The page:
Over the years, Dr. Trucco and his team have received continuous grant support from various organizations and agencies. This funding helped facilitate Dr. Trucco’s career and his dedication to diabetes research. The Trucco Lab funding sources, their related projects, and their descriptions include:
Title: Juvenile Diabetes Mellitus: Epidemiology & Etiology
Agency: The National Institute of Diabetes and Digestive and Kidney Diseases
Description: Immunological and environmental causes for IDDM (insulin-dependent diabetes mellitus) are studied in the families included in the IDDM registry of Allegheny County.
Title: Gene Therapy Approaches to Type I Diabetes
Agency: Juvenile Diabetes Research Foundation
Description: Different gene therapy approaches are proposed in this Program Project to take care of many different aspects of diabetic patients: from cell lines artificially programmed to secrete insulin when the glycemia increases, to the immunologic prevention of autoimmunity attacks against transplanted islets of the pancreas.
Title: New Advanced Technology to Improve Prediction and Prevention of Type 1 Diabetes
Agency: U.S. Army Medical Research Acquisition Activity
Description: Genetic determination of susceptibility and resistance to diabetes can be determined in large populations using pyrosequencing technology. The genetic risk will be associated with autoantibody ascertainments able to better able to predict diabetes onset.
Title: TRIGR (Trial to Reduce IDDM in the Genetically at Risk) Study; CHP Portion: Nutritional Primary Prevention of Type 1 Diabetes
Agency: National Institutes of Health
Description: A possible trigger of the autoimmune process that brings about overt Type 1 diabetes is cow's milk. Formulas prepared without certain proteins normally present in cow's milk will be tested in comparison with conventional formulas.
Title: Prediction and Prevention of Type 1 Diabetes
Agency: National Institutes of Health
Description: (part of TrialNet for human trials) This application testifies to our willingness to participate in the Diabetes Prevention Trial for Type 1 Diabetes (DPT-1) now that the mandate of this trial has been renewed by the National Institutes of Health.
Dr. Trucco and his team continue their landmark research into improving the prediction of Type 1 diabetes and understanding and managing its complications. “We have some of the best researchers and clinicians in their fields, and it is conceivable that with this concentration of talent, Pittsburgh could be the place where the cure for diabetes is discovered,” says Dr. Trucco.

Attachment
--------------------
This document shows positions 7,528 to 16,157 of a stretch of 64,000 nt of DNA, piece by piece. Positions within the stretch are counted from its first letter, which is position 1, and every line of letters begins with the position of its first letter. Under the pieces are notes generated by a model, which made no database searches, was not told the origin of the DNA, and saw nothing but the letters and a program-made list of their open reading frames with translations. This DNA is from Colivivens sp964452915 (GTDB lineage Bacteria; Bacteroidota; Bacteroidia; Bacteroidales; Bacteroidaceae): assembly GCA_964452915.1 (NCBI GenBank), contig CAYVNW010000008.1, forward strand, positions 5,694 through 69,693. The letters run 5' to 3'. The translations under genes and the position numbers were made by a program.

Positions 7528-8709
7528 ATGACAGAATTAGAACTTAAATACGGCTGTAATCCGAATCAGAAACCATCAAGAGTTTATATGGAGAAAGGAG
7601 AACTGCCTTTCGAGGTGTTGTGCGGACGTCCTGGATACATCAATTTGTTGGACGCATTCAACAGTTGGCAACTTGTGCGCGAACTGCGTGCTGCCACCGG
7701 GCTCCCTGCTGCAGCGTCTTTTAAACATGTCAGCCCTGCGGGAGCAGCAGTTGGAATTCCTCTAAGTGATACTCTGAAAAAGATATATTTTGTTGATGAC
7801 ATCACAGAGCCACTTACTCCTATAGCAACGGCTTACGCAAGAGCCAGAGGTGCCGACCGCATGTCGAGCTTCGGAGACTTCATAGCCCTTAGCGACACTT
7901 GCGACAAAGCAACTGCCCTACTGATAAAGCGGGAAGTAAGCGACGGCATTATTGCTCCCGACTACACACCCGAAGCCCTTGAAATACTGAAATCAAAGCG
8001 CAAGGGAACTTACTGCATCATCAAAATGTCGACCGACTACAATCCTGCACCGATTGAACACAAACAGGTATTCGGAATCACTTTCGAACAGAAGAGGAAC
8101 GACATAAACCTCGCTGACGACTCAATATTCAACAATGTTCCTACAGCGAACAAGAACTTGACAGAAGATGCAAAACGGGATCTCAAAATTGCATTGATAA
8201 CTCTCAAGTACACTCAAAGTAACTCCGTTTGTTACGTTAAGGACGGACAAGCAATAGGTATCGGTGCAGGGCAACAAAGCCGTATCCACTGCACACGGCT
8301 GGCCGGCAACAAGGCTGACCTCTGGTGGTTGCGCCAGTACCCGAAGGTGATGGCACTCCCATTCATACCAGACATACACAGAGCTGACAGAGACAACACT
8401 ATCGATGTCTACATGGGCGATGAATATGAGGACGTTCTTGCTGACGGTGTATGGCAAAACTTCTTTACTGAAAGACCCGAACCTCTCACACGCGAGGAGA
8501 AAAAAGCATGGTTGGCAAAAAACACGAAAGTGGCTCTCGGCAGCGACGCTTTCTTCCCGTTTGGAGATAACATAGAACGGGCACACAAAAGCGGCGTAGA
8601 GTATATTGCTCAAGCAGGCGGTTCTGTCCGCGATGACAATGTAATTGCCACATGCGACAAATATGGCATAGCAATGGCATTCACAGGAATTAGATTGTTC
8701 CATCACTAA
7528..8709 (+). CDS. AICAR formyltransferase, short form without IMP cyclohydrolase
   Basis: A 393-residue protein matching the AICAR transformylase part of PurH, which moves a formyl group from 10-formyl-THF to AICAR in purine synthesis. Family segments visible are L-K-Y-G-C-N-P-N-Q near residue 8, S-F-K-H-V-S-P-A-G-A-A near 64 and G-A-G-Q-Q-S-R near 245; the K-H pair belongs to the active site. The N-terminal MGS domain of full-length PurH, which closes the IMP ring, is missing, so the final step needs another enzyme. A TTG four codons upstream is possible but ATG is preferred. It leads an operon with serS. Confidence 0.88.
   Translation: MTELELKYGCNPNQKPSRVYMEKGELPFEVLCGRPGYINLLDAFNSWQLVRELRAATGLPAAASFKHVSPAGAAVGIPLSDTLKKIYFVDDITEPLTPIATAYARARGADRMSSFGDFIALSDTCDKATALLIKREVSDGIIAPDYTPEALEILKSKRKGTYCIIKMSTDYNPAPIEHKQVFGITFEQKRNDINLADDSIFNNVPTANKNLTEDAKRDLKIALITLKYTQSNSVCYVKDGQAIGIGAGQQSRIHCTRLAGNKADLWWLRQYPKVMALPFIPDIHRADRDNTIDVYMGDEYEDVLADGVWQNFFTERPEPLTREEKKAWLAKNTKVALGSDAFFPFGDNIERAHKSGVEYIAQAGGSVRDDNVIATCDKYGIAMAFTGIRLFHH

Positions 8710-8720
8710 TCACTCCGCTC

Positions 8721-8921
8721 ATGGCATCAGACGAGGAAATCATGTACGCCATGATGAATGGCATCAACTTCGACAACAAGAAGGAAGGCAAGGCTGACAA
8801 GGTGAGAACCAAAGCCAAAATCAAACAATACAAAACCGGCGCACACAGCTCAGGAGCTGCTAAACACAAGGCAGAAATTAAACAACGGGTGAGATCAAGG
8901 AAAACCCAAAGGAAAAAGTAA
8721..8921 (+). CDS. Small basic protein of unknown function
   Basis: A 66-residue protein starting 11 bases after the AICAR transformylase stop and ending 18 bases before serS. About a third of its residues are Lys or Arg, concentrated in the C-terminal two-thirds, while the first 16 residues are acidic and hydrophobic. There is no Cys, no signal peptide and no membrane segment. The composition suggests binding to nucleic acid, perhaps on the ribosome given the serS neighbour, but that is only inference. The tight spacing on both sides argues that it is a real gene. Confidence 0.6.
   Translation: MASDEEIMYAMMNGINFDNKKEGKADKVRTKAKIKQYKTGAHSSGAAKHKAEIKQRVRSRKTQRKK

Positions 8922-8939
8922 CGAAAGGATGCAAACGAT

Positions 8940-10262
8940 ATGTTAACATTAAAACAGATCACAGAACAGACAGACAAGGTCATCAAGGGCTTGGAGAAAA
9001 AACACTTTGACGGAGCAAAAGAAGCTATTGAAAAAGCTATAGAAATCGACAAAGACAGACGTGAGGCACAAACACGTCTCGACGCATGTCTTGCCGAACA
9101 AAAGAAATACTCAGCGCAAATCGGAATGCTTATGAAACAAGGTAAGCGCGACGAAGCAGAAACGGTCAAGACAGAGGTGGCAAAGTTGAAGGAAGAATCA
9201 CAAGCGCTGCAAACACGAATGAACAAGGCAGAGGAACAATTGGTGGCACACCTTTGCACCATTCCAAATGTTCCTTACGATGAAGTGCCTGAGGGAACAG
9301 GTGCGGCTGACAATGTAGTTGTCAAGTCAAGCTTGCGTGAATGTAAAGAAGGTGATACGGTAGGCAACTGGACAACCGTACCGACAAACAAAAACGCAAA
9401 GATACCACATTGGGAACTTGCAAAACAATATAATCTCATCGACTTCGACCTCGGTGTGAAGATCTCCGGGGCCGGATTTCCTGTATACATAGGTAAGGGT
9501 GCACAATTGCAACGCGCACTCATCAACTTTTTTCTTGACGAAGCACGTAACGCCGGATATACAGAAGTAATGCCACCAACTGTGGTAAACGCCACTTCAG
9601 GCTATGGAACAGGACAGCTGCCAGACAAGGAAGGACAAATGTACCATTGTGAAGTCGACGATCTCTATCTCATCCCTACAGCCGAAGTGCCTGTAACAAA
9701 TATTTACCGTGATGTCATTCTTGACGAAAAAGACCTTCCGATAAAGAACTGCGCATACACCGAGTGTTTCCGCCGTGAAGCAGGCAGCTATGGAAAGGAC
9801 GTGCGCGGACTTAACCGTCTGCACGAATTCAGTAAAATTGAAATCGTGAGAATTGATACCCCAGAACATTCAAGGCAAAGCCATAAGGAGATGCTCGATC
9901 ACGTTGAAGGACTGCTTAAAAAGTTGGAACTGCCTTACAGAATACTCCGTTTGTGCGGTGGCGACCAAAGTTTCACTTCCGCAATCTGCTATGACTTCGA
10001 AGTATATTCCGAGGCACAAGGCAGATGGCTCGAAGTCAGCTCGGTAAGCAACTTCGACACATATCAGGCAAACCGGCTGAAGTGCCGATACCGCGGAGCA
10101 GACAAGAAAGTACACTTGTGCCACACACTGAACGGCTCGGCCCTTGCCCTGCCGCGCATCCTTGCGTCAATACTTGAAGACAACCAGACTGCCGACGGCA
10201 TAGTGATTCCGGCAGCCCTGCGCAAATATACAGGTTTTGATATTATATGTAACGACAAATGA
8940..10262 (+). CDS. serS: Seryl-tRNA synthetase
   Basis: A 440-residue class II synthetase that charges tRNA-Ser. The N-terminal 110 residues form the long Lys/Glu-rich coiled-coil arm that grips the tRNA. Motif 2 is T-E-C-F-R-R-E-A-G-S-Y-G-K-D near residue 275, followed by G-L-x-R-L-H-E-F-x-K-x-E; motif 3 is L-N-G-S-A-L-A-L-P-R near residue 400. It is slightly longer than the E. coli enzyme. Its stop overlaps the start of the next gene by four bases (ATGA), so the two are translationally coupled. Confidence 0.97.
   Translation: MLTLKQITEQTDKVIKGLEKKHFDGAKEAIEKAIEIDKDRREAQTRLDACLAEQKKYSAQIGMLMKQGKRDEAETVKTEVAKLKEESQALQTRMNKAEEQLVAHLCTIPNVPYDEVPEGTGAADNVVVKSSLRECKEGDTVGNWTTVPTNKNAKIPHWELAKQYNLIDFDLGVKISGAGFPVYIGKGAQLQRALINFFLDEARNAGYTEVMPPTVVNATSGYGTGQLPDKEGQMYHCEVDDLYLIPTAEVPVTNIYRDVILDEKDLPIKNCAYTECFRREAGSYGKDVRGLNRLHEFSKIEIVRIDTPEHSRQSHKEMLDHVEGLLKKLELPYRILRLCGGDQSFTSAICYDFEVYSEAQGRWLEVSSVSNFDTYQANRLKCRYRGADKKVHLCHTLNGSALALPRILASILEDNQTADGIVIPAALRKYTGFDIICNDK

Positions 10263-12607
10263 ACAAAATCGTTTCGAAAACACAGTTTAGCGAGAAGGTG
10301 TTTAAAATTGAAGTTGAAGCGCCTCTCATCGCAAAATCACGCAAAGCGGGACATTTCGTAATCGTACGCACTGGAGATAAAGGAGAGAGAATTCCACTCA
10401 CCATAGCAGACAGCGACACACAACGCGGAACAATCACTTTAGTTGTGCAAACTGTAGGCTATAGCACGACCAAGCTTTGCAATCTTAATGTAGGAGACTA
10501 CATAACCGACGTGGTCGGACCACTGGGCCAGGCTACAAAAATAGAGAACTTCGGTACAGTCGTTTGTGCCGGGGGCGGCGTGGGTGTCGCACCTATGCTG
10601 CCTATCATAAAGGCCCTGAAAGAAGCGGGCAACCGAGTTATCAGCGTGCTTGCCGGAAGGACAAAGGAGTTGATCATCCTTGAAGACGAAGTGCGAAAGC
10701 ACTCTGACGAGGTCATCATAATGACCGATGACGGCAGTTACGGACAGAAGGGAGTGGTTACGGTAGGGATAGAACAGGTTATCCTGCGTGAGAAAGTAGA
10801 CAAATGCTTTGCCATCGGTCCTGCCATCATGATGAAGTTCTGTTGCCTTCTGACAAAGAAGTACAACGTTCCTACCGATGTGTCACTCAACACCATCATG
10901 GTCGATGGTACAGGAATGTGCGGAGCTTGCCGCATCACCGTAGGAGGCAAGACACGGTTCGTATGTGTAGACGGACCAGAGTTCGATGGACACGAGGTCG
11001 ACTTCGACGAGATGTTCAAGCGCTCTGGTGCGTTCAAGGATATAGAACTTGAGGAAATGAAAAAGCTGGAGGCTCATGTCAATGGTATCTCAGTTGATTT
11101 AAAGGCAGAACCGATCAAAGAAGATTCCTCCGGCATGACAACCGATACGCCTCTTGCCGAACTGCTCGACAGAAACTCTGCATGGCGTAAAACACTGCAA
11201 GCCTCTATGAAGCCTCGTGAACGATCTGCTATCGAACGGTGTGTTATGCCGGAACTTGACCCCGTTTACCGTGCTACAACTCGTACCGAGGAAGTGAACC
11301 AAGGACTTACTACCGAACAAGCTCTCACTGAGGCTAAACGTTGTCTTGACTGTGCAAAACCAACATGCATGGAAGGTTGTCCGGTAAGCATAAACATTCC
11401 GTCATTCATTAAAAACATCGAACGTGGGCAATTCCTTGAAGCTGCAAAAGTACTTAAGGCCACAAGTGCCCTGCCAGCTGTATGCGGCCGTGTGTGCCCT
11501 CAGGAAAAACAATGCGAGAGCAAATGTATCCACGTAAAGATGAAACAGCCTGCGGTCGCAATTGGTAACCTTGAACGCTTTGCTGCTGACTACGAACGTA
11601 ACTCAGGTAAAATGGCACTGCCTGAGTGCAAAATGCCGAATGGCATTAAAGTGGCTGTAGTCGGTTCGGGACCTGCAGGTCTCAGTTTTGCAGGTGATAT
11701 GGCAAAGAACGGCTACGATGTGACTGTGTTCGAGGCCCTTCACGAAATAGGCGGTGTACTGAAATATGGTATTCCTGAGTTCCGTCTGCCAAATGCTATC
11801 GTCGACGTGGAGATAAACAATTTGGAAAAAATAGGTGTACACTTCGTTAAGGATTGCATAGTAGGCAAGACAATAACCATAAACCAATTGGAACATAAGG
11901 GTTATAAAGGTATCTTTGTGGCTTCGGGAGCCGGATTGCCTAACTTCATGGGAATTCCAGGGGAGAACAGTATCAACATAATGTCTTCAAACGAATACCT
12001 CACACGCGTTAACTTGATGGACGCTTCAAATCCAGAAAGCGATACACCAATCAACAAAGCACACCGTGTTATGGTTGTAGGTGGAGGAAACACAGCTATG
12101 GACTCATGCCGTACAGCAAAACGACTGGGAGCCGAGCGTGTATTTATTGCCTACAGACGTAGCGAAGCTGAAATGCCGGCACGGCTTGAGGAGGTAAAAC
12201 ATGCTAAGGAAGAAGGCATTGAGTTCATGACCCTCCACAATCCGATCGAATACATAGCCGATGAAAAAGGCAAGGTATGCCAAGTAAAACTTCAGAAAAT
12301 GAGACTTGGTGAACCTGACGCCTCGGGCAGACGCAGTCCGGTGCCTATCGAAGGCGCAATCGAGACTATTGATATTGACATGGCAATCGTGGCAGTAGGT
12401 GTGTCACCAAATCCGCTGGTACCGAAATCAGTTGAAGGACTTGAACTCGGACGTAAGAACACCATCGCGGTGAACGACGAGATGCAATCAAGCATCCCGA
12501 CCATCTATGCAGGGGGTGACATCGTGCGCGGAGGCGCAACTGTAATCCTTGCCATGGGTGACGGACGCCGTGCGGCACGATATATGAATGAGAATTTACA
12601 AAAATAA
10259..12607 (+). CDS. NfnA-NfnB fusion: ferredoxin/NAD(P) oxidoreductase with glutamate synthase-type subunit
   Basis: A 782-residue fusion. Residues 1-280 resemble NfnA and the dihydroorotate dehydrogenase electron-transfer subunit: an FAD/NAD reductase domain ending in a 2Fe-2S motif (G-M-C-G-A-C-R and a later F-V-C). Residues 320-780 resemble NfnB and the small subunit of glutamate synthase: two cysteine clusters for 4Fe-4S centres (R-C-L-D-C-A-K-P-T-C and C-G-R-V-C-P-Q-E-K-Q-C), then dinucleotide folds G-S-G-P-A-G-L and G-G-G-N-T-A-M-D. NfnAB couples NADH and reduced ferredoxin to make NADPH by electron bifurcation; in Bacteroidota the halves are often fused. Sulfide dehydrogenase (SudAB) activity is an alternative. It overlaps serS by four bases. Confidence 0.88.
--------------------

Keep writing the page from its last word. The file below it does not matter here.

Published Milestones in Diabetes Research
Recently, Dr. Tucco and his colleagues published their milestone research results in the pursuit of a diabetes cure in two renowned journals. The articles are found in the June 2008 issues of Diabetes and Pediatric Diabetes.
In Diabetes: A microsphere-based vaccine prevents and reverses new-onset autoimmune diabetes. -- This study in mice was aimed at ascertaining the efficacy of microspheres formulated of antisense oligonucleotide (short DNA sequences) to prevent Type 1 diabetes and to reverse new-onset disease. The microspheres prevented Type 1 diabetes and, most importantly, exhibited a capacity to reverse clinical hyperglycemia, suggesting reversal of new-onset disease. This novel microsphere formulation represents the first diabetes-suppressive and reversing nucleic acid vaccine.
In Pediatric Diabetes: Toward a cure for Type 1 diabetes mellitus: diabetes-suppressive dendritic cells and beyond. -- In the past 20 years, bench-side research has made many promises to ‘cure’ Type 1 diabetes. Only recently has it been possible to clinically implement a limited number of bench-side successes and easier to consider immunotherapies aimed at preventing and perhaps reversing Type 1 diabetes. Key reference points (e.g., biochemical, physiologic, and immunologic profiles) and safety measurements have encouraged the adaptation of autologous (the patient’s own) immune cell therapy to reverse new-onset Type 1 diabetes and the envisioned trials with the microsphere vaccine.
“This novel microsphere approach represents for the first time a vaccine with the potential to suppress and reverse diabetes. This finding holds true promise for clinical testing in people with Type 1 diabetes,” said Dr. Trucco.